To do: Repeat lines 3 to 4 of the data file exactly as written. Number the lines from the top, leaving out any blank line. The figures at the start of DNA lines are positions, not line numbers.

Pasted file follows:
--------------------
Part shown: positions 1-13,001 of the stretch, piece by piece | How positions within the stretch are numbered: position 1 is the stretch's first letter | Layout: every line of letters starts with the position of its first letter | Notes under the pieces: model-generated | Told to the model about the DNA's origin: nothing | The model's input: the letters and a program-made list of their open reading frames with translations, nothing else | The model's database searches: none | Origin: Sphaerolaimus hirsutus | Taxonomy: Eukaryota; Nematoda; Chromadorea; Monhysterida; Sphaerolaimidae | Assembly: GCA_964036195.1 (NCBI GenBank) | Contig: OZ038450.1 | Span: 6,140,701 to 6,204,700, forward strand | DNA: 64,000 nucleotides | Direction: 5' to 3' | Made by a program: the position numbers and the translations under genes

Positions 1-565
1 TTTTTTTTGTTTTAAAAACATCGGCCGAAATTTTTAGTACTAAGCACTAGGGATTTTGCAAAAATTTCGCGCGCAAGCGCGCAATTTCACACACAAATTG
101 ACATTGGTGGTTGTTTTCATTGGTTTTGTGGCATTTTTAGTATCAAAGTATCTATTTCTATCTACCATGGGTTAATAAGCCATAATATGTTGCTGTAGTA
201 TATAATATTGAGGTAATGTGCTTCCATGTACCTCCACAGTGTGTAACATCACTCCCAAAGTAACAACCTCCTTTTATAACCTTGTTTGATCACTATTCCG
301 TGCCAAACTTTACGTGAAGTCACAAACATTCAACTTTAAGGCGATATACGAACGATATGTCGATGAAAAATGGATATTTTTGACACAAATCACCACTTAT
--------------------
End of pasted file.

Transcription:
1 TTTTTTTTGTTTTAAAAACATCGGCCGAAATTTTTAGTACTAAGCACTAGGGATTTTGCAAAAATTTCGCGCGCAAGCGCGCAATTTCACACACAAATTG
101 ACATTGGTGGTTGTTTTCATTGGTTTTGTGGCATTTTTAGTATCAAAGTATCTATTTCTATCTACCATGGGTTAATAAGCCATAATATGTTGCTGTAGTA